Give 2 months notice if leaving (4, Interesting)

eclectus (209883) | more than 3 years ago | (#33288394)

I knew a man who played the system quite well when leaving a job. He gave three months notice on his resignation letter, and they immediately revoked his access and escorted him from the building, but had to keep paying him for the three months.

Re:Give 2 months notice if leaving (1)

emandems (1784294) | more than 3 years ago | (#33288796)

I assume this was not in the US, or at least not a 'typical' at-will state in the US?

In other news (3, Insightful)

Dunbal (464142) | more than 3 years ago | (#33288398)

Bosses admit that they expect employees to do more work for the same amount of pay.

How much when NOT fired? (1)

xnpu (963139) | more than 3 years ago | (#33288404)

These numbers are really only relevant if we also know how many people steal when: * Leaving the company voluntarily. * Leaving the company voluntarily as asked (by new employer) to take information. * Not leaving at all. * Not leaving at all and offered compensation by a 3rd party to take the data.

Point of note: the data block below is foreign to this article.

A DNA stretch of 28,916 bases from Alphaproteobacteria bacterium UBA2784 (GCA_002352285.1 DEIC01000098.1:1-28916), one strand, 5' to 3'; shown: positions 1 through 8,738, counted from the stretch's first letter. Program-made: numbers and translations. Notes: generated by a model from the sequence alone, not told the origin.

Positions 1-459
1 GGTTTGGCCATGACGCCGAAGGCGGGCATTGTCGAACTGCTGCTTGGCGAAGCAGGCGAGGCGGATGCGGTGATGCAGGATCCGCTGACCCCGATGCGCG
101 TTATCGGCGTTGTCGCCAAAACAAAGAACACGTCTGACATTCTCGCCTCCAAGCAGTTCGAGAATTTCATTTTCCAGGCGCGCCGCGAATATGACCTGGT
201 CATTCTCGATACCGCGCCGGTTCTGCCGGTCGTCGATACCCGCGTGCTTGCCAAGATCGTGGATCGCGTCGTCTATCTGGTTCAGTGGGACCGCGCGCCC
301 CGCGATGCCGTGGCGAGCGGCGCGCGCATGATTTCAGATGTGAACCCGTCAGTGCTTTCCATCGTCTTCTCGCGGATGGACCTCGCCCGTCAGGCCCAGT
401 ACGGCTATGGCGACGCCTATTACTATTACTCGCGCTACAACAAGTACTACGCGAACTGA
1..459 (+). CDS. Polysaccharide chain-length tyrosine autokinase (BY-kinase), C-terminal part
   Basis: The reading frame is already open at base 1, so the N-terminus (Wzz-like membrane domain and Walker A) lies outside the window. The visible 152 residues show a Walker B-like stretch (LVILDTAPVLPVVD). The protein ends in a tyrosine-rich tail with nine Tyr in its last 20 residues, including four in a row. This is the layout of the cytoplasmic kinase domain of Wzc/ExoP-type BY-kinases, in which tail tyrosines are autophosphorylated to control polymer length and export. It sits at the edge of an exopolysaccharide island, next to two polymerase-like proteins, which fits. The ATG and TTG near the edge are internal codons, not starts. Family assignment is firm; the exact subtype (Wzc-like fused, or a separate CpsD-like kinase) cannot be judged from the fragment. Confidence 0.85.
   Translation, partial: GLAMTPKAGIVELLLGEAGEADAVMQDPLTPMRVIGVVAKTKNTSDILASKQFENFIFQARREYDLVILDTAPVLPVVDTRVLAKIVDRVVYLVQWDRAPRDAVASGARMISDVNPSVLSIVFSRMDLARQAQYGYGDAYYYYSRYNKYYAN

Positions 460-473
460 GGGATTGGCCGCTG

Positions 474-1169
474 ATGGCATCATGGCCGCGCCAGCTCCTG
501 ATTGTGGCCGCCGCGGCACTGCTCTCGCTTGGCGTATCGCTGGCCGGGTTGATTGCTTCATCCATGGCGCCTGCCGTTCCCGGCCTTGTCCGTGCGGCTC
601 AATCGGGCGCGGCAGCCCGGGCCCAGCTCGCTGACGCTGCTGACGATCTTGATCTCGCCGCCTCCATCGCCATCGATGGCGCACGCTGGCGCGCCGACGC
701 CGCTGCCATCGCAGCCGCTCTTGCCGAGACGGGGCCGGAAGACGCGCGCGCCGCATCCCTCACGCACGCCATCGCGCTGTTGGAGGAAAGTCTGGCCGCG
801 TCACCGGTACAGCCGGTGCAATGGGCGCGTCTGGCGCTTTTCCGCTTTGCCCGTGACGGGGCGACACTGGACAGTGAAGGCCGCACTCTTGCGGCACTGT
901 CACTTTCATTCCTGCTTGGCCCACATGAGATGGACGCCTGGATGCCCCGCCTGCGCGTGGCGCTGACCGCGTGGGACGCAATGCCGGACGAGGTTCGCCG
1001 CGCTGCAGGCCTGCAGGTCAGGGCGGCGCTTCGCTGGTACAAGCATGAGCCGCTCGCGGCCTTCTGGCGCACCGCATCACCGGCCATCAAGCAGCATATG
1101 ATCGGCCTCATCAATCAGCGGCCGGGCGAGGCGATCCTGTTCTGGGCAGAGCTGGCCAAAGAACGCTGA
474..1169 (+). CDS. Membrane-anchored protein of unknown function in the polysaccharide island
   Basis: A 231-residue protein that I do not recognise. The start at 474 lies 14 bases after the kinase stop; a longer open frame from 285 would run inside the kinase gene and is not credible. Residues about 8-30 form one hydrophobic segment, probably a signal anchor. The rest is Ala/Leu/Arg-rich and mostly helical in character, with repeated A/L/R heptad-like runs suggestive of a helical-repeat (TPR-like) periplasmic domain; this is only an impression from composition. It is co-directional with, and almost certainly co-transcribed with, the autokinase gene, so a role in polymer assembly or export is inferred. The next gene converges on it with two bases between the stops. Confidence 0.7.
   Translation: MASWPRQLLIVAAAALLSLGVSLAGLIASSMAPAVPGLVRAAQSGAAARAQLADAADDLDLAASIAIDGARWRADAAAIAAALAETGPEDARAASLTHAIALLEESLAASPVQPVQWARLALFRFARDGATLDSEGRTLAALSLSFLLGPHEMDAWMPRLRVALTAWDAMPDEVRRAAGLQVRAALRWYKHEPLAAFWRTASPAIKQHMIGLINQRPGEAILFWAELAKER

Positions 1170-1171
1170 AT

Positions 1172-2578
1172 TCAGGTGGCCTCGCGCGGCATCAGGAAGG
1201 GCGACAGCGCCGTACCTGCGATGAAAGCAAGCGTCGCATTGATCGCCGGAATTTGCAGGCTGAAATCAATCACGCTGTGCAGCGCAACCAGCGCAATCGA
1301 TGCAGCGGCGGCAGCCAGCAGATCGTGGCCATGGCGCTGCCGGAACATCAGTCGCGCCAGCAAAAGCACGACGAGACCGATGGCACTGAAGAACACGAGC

we had a guy do that (1)

circletimessquare (444983) | more than 3 years ago | (#33288452)

we issue expensive highly industry specific reports behind a login on our website

i did an audit after some unusual login activity, and noticed a completely unrelated transgression: we boneheadedly forgot to remove an ex-employee's login, and he was systematically downloading all of these reports. tying the geolocated ip address of his login with the access times in the web log, we could see he used his new employer's computer and his home computer to go through folder after folder, and download thousands of documents, one after the other. i could tell he was actually doing this manually rather than some screen scraper, because the download times were too variable, and included obvious 15 minute coffee breaks. took him days

we did some snooping of our own, and it turns out he got a job in journalism, and was passing these reports off as his own research. so we contacted his new employer, and disclosed the plagiarism. i think he's an ex-journalist now